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Cluster-state quantum computing

by Michael Nielsen on February 1, 2004

Something I hear people discuss quite frequently is the question “What’s the big result of the last year or two in field X?”

My current answer to this question, in the field of quantum information science, is Raussendorf and Briegel’s cluster-state model of quantum computation.

This model tells you that, in order to quantum compute, it suffices to prepare a single quantum state (the “cluster state”), and then do local (i.e., single-qubit) measurements on that state.

Such measurements suffice to write in the initial state of the computation, the dynamical operations performed, and to read out the results of the computation!

In Debbie Leung’s memorable metaphor (memorable if you’re a Unix nut, anyway!), you simply “ping” Nature, and she computes. No “dynamics”, in the usual sense of the word, just ask questions of a suitably correlated state! Those questions don’t even have to be nonlocal; all the nonlocality is carried in a single, universal state.

Whatsmore, if you believe the Church-Turing-Deutsch thesis, you can efficiently simulate an arbitrary physical system this way.

I’ve spent most of the last two months thinking about this model, and the better I understand it, the more interesting and beautiful it seems.

(Disclaimer: I guess I should say that I’ve got a bit of a personal interest in advertising this work, since I’ve done some related work.)

From → General

  1. Well this isn’t quite fair, is it? You don’t just need the state and the local measurements, you need to be able adapt your measurements as you go along. So it’s not just that you’re “ping”ing: you’re adaptively “ping”ing.

    Two questions: can you construct a classical universal computer which uses a given random distribution and adaptive measurements to get universal quantum computing?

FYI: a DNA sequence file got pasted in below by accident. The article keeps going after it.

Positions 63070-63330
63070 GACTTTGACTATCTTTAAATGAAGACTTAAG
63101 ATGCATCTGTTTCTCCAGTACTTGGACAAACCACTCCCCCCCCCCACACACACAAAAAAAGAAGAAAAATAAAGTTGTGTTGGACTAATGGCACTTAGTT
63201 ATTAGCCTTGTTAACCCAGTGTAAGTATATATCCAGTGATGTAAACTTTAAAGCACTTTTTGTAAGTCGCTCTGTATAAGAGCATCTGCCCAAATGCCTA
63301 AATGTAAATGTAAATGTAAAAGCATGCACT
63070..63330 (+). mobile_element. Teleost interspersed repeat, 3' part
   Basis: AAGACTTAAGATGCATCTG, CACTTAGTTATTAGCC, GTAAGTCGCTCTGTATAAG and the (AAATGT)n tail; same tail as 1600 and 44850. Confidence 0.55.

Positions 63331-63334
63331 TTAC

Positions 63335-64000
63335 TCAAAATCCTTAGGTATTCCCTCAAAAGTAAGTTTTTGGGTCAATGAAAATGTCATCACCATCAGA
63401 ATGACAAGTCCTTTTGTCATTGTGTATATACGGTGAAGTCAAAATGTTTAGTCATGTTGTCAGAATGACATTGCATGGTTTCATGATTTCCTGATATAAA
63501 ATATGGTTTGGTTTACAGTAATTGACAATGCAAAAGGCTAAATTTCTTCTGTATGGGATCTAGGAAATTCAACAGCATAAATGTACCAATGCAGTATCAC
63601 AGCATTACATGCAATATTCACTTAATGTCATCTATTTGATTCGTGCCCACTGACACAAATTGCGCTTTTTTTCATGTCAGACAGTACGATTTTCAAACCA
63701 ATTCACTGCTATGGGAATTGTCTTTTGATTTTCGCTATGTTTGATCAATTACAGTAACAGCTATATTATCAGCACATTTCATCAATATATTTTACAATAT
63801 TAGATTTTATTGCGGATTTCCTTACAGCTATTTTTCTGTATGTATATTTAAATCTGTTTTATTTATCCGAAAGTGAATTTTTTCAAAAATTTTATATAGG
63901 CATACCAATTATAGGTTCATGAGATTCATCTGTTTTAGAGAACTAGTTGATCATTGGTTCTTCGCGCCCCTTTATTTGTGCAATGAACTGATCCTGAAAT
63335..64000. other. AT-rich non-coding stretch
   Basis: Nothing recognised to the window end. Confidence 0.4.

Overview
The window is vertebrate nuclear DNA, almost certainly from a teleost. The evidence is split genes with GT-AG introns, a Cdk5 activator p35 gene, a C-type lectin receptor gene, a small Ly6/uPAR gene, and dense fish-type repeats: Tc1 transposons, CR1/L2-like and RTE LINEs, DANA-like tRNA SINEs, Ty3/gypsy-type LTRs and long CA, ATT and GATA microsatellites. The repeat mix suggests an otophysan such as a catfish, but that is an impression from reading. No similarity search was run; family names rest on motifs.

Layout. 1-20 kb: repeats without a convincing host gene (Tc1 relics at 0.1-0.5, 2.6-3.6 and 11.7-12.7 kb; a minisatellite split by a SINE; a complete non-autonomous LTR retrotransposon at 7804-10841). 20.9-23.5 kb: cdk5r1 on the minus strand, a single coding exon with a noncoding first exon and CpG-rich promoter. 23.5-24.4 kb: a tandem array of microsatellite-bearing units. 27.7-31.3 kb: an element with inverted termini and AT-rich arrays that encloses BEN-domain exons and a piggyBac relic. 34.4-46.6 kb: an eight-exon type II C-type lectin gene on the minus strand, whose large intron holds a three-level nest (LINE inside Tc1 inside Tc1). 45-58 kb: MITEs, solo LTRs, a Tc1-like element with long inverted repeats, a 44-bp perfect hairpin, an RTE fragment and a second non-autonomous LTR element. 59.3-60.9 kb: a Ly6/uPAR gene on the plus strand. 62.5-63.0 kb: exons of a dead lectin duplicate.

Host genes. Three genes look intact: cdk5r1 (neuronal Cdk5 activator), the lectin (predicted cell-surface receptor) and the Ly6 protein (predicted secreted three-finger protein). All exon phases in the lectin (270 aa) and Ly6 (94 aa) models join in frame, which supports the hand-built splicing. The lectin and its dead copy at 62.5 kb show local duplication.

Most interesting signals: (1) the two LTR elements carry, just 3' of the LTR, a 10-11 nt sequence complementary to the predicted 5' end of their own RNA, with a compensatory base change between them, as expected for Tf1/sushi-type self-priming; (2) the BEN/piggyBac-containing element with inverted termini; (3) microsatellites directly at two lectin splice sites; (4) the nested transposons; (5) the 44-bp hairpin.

If you don’t allow the adaptive measurements, then you are moving closer to the relm of “pseudotelepathy”. In these pseudotelepathy games, you win (or win more often) a game with quantum correlations which you would lose if you used classical correlations. But there is no communication allowed. So if you take a cluster type model and look at getting rid of the adaptive part, are their algorithms which are more powerful than classical algorithms? I think the answer is yes from quant-ph/0205133. So maybe this isn’t a question. Doh.

  2. Dave: I wasn’t intending to mislead; you’ve got to cut the list off somewhere! Otherwise, you end up with lots of other things — you need cluster states, single-qubit measurements, ability to adapt basis, quantum memory, fast classical computation, noiseless classical communication fast on the timescale on which decoherence occurs, etc.

    The question you raise is fascinating. (If you delete “quantum” at the point where I think you mistakenly inserted it!) It’d be nice to have either an example, or some solid, general no-go theorems.

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